Counting the Social Good Being Done in Faith Buildings
|Dancing with Parkinsons practicing at Trinity-St. Paul's Centre for Faith, Justice and the Arts|
The question of affordable office/rehearsal/programming space for not for profits throughout Ontario has been well documented. In major cities the issue is one of affordability while in rural Ontario the lack of “Third Spaces” following the closure of many schools has left rural citizens travelling ever-increasing distances to attend public gatherings.
In my role at Trinity-St. Paul’s Centre for Faith Justice and the Arts, I field requests many times a week from not-for-profits hoping that one of our below-market rent office units has become available. It’s been four years since one became available and two of our resident groups have been with us for in excess of 35 years, so, needless to say, this doesn’t happen often.
The vision of Trinity-St. Paul’s as a multi-use space for everyone, run by the church on a break-even basis, is somewhat unique. However, the approach exists throughout Canada where faith communities have been welcoming not-for-profit and community groups into their spaces, often for free or very below-market rates.
The future of this service is currently under threat though as the rate of closures of faith buildings is dramatically increasing. The secularization of Canadian society is at this point undeniable with the Angus Reid National Household Survey showing those reporting attendance at religious service at least once per year dropping from 50% in 1996 to 21% in 2014.
In my work within the arts and now on regenerating churches into community centres, it is not uncommon for people to ask me why we need the faith communities if they are no long self-sustaining, if no one is going to church? There’s lots of meaty conversations to be had around these issues, the question of the tax-free status of faith buildings, the changing face of Canadian society and the role of hope/faith in a time of great societal upheaval being just a few of the things that we could dig into However, that’s not where I’m going today. Perhaps another post can take on these questions. My question today is:
What will be lost when faith buildings are no longer available for non-profits and community groups to conduct their activities out of?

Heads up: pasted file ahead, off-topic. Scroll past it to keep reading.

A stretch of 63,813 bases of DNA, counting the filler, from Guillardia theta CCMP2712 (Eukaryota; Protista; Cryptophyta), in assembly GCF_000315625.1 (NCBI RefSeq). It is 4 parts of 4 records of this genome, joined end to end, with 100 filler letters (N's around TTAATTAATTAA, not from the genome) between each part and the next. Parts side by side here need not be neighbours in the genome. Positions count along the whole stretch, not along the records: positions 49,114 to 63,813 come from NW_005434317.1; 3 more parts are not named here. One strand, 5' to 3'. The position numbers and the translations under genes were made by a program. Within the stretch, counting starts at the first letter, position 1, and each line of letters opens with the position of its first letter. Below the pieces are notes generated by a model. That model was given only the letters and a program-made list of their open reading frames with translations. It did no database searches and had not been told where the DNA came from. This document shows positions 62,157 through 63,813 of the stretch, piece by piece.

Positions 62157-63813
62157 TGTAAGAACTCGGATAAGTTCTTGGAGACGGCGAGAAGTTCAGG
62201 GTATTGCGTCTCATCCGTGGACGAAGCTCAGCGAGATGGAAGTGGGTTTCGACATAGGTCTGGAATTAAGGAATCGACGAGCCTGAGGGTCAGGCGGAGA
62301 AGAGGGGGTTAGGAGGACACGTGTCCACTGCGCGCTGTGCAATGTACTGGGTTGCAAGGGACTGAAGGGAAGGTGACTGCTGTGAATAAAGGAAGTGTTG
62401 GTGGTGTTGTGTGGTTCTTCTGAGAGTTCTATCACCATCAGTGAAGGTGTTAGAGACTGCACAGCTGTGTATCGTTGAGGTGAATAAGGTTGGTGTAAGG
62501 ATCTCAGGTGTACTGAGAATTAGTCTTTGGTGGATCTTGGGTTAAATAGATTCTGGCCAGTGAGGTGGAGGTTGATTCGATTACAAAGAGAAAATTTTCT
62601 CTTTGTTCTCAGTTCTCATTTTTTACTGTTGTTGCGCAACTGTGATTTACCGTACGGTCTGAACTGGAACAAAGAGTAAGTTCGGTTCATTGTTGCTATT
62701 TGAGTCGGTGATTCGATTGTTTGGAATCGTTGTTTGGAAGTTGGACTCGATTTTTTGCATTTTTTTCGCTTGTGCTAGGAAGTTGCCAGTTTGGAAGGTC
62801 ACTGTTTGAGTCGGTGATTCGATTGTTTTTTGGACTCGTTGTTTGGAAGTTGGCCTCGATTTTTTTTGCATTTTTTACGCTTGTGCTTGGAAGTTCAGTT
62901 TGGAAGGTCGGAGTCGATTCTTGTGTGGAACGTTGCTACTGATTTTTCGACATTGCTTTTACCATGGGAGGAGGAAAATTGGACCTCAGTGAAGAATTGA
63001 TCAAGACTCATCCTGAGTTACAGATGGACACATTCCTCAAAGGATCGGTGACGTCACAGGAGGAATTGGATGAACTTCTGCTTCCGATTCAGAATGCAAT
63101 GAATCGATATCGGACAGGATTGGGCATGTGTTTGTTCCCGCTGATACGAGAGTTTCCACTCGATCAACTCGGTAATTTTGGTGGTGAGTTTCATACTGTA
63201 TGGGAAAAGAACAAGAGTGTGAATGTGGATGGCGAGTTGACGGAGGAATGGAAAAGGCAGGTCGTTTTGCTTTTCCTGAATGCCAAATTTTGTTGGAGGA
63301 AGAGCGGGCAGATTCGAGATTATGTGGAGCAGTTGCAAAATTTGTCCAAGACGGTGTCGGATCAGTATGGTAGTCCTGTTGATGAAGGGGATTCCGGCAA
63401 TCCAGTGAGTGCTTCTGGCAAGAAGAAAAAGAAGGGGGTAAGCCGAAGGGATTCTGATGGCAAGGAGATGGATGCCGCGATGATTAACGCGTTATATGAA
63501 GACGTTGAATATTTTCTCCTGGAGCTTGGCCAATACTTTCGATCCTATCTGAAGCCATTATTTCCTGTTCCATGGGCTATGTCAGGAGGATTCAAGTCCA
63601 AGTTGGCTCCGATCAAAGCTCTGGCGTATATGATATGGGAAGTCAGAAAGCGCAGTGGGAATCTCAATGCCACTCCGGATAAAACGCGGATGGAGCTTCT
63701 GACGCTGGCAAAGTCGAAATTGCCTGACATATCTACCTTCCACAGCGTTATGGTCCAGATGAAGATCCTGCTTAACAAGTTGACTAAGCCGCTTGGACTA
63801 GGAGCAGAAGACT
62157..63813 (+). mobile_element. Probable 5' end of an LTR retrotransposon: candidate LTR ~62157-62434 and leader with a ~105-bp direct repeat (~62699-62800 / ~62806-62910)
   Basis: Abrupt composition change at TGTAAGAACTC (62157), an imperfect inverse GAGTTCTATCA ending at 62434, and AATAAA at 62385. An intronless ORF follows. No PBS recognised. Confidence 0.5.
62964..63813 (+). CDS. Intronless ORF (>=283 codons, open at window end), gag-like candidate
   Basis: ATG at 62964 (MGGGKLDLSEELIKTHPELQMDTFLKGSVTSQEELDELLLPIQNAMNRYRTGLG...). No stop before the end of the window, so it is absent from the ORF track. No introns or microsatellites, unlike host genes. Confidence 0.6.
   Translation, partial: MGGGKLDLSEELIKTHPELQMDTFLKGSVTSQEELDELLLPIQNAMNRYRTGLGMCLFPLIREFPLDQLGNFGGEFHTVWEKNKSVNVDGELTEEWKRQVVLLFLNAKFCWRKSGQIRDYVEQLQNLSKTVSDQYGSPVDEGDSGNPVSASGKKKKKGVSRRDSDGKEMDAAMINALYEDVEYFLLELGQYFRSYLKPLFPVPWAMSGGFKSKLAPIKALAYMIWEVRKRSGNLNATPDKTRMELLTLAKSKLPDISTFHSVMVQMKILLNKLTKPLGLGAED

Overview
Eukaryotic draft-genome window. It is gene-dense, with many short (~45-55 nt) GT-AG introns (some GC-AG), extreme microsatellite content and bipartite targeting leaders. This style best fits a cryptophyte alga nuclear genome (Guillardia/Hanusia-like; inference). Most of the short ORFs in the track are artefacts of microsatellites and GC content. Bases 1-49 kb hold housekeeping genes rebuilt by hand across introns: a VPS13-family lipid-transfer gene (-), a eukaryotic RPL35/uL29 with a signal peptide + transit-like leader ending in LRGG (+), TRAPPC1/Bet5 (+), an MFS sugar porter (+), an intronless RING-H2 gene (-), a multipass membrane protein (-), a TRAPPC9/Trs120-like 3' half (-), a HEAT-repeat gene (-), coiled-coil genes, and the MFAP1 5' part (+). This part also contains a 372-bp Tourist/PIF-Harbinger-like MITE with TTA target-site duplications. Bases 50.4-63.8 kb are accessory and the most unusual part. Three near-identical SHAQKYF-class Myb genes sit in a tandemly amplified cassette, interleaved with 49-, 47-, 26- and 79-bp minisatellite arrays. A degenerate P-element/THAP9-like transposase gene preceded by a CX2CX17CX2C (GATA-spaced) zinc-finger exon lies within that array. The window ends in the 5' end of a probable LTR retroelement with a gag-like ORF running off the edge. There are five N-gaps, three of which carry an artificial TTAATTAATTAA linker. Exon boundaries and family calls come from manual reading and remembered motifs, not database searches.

There are 27,000 faith buildings in Canada; one third are set to close in the next ten years. I have travelled all over this country working with rural and urban faith communities to help them reconnect with community at large. I have yet to meet a faith group that does not play host to at least one not-for-profit or community group, whether it be twelve step groups, Boy Scouts, the foodbank, a blood donor clinic, arts groups, or community meetings. Where is all this activity to go in the absence of the faith buildings?
Faith & the Common Good has formed a partnership to enumerate the following:
How many not-for-profit and community groups currently operate programming out of faith buildings?
Because we must know the extent of the risk to the non-profit sector. In collaboration with the Ontario Trillium Foundation, Ontario Nonprofit Network, Cardus, The National Trust For Canada, and the City of Toronto, we will conduct a two-year study of the users of faith buildings in Ontario. We will do a deep dive in four specific regions and apply this knowledge to the province as a whole to enumerate the depth of the challenge.
How can you help? The survey will be going out via many partners in the next couple of months. I promise it will be super short! Essentially, we want to know if you’re a not-for-profit who operates out of a faith building for any of your activities Feeling super enthused and want to tell me now what you do in faith buildings? Drop me a line at [email protected]. I look forward to hearing about all the work for social good being done!